Pongo Project Journal

Sharing stories of our work with teens
Jun 17

As cops with 70 years of service between them, Pete and Don know who they are. They can joke about needing to sit in the last row at the conference, with their backs to the wall, as they check out the other participants. They can express how hard it is to trust anyone who isn’t a cop.

I met Pete and Don at a conference on treating survivors after a sudden, violent death. The conference site was a Christian retreat center in Memphis.

Pete and Don know who they are in another way, a profound way. They know that repeated exposure in their careers to traumas of violence and death has been very damaging to them and to their fellow officers. They know that some of the values of their officer community, including stoic silence, have contributed to the hurt. Pete and Don want to help their brother and sister cops, and they know that as members of the police subculture they are in the best position to do that.

And another thing that Pete and Don know, and share, is that their own inability to process trauma brought them to terrible low points in their lives. To give me context, they talked about the fact that every 55 hours one cop is killed and three commit suicide. They talked about the fact that officer suicide rates are comparable to those of Marines. They said that police have twice the national average of divorce. They said that police officers suffer diseases of adaptation, such as diabetes, digestive illnesses, and skin disorders. They said that 30% of cops have diagnosable PTSD.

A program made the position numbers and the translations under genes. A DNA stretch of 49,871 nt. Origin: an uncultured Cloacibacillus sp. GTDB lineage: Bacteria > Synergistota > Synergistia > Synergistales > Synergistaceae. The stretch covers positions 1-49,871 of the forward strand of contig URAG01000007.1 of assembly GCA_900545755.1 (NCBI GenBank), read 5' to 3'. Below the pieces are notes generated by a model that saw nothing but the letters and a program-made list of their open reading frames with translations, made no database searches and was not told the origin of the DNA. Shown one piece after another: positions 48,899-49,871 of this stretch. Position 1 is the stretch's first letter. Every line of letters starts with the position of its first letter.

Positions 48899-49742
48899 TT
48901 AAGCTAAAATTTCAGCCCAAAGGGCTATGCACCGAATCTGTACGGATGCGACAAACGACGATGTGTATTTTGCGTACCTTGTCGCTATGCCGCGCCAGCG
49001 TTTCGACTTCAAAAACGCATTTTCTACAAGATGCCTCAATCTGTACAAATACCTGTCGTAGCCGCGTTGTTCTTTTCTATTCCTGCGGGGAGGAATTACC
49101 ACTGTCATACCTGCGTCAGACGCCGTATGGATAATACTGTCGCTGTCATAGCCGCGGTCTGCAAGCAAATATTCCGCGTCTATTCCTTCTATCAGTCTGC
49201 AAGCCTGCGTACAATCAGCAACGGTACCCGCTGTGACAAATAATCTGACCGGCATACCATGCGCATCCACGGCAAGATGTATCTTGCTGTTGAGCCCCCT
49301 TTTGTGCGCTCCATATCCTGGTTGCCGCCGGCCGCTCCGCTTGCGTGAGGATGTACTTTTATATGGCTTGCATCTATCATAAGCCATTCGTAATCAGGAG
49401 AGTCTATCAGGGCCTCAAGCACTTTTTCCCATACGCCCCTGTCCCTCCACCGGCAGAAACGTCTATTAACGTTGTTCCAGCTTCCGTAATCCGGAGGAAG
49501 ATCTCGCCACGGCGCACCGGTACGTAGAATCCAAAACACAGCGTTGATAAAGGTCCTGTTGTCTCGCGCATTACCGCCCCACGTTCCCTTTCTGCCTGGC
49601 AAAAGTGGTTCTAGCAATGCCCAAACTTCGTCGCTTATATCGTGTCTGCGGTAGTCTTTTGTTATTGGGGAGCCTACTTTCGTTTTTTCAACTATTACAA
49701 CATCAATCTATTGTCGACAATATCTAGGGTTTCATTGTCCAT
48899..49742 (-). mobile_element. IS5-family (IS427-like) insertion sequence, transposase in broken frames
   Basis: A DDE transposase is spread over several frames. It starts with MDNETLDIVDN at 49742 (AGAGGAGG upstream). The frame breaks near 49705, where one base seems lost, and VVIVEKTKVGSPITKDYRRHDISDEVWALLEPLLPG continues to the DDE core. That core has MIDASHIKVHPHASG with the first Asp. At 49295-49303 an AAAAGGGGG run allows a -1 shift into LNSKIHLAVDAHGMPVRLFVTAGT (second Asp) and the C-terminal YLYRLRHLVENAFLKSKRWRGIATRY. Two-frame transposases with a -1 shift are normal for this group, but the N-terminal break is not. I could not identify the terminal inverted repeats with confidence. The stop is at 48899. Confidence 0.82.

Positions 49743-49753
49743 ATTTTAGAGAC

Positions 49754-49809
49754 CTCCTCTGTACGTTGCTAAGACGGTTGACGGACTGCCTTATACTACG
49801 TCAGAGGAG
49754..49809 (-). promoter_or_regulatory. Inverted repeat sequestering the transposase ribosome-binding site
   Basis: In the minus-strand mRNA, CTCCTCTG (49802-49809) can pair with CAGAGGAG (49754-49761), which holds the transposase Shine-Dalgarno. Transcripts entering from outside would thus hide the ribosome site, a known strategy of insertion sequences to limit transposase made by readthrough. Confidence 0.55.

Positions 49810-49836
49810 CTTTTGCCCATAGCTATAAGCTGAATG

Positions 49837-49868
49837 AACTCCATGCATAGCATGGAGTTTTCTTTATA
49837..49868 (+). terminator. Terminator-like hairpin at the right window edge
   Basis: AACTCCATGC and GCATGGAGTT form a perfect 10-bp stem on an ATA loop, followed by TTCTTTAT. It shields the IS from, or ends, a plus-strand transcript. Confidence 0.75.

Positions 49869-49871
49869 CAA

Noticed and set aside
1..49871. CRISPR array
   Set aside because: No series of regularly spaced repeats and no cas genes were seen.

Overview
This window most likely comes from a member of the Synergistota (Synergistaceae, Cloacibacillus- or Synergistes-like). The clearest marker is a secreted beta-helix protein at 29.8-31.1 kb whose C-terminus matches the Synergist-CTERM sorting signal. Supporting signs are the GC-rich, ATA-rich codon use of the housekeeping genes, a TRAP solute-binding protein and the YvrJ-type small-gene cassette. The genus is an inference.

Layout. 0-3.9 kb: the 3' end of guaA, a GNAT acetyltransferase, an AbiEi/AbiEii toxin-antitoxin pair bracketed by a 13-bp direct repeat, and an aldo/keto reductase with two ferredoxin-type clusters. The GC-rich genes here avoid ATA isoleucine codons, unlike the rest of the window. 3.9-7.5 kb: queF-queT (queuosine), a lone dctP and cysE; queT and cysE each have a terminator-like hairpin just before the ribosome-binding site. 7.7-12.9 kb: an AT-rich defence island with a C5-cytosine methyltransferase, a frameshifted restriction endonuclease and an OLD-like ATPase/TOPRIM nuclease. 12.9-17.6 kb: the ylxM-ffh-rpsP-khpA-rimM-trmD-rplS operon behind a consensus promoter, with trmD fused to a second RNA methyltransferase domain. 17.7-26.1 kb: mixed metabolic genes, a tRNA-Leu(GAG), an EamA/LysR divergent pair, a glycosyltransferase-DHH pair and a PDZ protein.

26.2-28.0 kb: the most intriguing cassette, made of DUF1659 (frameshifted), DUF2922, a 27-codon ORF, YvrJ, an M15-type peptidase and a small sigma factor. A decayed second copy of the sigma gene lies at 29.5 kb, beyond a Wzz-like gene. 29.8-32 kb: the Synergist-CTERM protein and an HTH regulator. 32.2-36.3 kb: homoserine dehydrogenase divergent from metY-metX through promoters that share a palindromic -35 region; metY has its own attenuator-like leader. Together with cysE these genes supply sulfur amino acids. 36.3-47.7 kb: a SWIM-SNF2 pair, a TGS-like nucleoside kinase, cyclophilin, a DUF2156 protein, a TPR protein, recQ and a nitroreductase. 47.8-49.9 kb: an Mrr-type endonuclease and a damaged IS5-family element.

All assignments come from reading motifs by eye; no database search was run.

Pete and Don say that the need to contain feelings leaves cops frustrated and angry – an anger that masks sorrow, guilt, and vulnerability. Cops can become cold, “a talking uniform,” or hyper-vigilant. Naturally, there is a price that officers’ families pay. Pete tells a story of an officer’s wife who was overheard telling her son, “Now don’t make any sudden moves or loud noises when your father gets home.”

As survivors of this emotional pain, Pete and Don describe themselves as being among “the fortunate few.” And Pete says, “I fell in the sewer and came out a plumber.”

Pete told me the story of a cop who was called to the SIDS death of an infant – an infant that was the same age as the officer's own child. The officer tried unsuccessfully to revive the baby and later accompanied the ambulance with the body to the hospital. Then, immediately afterward, the officer had to contain his grief to deal with a false alarm and an irate homeowner.

Don, who was a federal marshal, could talk about responding to the shooting at Ruby Ridge, the Oklahoma City bombing, and September 11. About Oklahoma City he says, “It damn near destroyed me.”

Pete and Don are cops with 70 years of service between them. They have learned to value emotions, including tears, to deal with traumatic death. They have the exceptional goal to share this knowledge with their brother and sister officers.

Peter Cove, formerly of South Boston, is training director at Tennessee Public Safety Network, which supports officers after a critical incident. Donald Benson is Assistant Chief of Internal Affairs and Training in the Blount County Sheriff’s Office in Maryville, Tennessee.